A router is an increasingly important part of a home network, as more and more devices connect at ever faster speeds. The Tenda AC9 promises great speeds for a budget price. I’ve already unboxed the AC9 in a previous article, so let’s find out if it actually provides the value its $69.99 MSRP suggests.

Tenda may not be the first name that comes into your head when you think of networking devices, but they have been around since 1999, as the first homegrown router and device manufacturer in the Chinese market. We’ve recently reviewed a few of their products including another wireless AC router, the Tenda AC15.

The AC9 is an AC1200-class router, featuring 802.11/b/g/n/ac wireless alongside four LAN and a WAN Gigabit port for wired connections. The two external omni-directional antennas provide up to 300 Mbps over 802.11n at 2.4 GHz and 867 Mbps over 802.11ac at 5 GHz and can operate concurrently for dual band support.

What’s in the Box?

Tenda’s orange on black colour scheme results in a very eye-catching retail packaging without being overwhelming due to the matte finish of the box. The front of the box features a photo of the AC9 on the left side below the Tenda logo. Down the right side is a list of highlight features such as AC1200, Gigabit wired connections, beamforming, and sleep mode.

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On the left side of the box the package contents are listed below the same Tenda logo found on the right side. Below the package contents section are a pair of QR codes to download the iOS and Android apps before you even open the box. At the bottom of the panel, the system requirements are listed, which are very generous as they start at Windows XP and IE 8.0 as minimum. More modern devices are supported as well with listed compatibility with Windows 7, 8, and 10 as well as Mac, provided the latest versions of Chrome, Safari, or Firefox are used.

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Inside the box, Tenda packages the AC9 in a shaped cardboard insert with the Ethernet cable and power adapter in their own cavities. The AC9 is packaged in a loose plastic bag over the removable base (also in a bag) and all the documentation. It is a compact but secure arrangement and the bulk of the packaging should be easily recycled in most municipalities should you not be the type to hold on to device boxes.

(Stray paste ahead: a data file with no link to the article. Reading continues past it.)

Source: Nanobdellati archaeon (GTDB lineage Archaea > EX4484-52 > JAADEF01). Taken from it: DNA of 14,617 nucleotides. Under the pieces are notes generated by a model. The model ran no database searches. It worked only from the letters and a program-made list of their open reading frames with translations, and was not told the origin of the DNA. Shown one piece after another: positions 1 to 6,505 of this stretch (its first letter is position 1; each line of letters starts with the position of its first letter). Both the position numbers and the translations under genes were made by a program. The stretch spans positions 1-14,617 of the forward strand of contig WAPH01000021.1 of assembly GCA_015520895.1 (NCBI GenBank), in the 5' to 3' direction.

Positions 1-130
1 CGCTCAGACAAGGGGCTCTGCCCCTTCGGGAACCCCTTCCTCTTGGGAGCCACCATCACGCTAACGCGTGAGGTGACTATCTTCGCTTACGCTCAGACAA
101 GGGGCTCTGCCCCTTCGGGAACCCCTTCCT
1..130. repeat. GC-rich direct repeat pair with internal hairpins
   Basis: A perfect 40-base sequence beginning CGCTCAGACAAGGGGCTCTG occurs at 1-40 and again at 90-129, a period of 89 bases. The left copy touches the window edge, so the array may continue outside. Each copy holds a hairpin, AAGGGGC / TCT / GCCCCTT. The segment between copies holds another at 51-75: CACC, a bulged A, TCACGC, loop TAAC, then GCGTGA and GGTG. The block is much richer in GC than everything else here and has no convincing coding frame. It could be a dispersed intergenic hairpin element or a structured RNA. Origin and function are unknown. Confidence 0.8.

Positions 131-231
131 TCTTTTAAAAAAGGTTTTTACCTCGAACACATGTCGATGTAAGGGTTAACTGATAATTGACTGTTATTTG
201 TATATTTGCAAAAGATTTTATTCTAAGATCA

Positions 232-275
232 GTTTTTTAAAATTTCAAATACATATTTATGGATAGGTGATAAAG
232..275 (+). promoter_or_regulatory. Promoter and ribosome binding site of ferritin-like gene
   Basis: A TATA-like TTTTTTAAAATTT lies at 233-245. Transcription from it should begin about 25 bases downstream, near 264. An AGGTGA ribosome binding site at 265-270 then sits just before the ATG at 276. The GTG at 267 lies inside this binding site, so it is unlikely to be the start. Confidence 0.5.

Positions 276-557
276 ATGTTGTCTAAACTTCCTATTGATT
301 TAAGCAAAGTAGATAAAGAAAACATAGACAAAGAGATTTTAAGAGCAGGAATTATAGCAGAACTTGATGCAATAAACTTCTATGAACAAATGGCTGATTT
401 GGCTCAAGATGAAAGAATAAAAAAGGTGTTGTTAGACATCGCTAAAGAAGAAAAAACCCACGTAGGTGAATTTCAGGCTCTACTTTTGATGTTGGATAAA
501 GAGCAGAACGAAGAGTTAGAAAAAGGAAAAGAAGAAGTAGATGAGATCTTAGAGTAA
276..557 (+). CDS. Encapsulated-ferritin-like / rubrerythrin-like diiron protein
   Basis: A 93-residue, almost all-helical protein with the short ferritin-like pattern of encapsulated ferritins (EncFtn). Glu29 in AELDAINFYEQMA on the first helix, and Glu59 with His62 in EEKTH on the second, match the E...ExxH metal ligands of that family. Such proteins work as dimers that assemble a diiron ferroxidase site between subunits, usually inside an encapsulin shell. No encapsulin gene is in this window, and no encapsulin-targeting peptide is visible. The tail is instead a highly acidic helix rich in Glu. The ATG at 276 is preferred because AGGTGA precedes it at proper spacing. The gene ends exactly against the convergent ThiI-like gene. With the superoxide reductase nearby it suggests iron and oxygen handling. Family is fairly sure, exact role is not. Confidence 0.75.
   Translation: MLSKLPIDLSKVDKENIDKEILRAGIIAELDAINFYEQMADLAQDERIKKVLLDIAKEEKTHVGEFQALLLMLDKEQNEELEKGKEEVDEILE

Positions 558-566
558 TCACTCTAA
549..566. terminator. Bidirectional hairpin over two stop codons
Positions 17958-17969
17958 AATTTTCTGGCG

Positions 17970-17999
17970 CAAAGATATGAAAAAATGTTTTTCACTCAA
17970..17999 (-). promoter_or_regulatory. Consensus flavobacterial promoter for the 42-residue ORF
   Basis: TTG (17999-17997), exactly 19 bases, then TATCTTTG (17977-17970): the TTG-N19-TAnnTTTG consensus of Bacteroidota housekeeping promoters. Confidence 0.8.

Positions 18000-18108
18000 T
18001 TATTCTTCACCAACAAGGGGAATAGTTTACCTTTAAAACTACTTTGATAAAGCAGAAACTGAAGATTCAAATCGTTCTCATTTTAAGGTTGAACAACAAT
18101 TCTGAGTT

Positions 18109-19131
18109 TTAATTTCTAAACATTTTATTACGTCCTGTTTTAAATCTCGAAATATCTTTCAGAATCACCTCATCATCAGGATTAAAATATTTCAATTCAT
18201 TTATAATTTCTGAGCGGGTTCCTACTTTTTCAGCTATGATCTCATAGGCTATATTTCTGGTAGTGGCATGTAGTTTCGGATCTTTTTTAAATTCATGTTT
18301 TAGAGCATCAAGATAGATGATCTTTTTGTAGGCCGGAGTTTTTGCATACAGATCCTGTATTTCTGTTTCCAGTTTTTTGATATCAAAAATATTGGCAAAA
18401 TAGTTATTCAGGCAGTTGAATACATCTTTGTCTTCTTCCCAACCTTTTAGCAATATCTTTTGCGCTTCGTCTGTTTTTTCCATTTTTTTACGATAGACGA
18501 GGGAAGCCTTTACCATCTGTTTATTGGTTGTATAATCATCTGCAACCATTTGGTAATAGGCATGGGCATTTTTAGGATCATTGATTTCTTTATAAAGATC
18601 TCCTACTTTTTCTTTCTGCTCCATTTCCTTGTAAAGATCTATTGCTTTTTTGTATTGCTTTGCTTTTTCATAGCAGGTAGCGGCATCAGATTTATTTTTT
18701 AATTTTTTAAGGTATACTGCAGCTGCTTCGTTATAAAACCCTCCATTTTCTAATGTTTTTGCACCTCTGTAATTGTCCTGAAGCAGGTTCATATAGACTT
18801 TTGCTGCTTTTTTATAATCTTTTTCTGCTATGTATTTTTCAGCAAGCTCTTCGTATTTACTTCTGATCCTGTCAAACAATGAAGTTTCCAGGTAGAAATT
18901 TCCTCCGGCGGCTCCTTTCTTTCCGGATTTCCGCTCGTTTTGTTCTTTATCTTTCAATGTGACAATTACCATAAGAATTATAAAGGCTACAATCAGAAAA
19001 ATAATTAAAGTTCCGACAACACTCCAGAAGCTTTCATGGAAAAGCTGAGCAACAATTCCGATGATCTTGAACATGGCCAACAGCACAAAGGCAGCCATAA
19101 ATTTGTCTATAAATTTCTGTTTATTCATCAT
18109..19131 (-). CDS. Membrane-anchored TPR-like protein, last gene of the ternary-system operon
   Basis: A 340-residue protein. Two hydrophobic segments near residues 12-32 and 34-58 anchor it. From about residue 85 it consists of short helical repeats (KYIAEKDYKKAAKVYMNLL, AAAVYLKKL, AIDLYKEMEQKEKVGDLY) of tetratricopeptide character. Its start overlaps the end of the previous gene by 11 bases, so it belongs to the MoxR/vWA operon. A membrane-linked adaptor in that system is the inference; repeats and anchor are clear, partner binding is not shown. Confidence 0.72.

A perforated grid of holes provides both the functional cooling for the AC9’s internals along with the style for the rear of the unit. The grid is broken only for the information sticker in the middle of the device and the cutout area that contains the ports near the bottom edge. On the left end is the power jack, followed by the WPS, WiFi, and reset buttons. In the middle, the internet port is distinctively blue to differentiate it from the four yellow LAN ports. The right-most LAN port is labelled 4/IPTV, implying that it may have additional functionality or QoS capabilities. The final port on the back is a white USB 2.0 Type-A port to provide printer or storage connectivity.

Notably absent on the AC9 is any manner of wall mounting capability as the rear-facing ports would prevent the typical keyhole mounting that many other routers employ. For most people, this is likely not a big issue but for some the lack of a wall mounting option could be a deal breaker.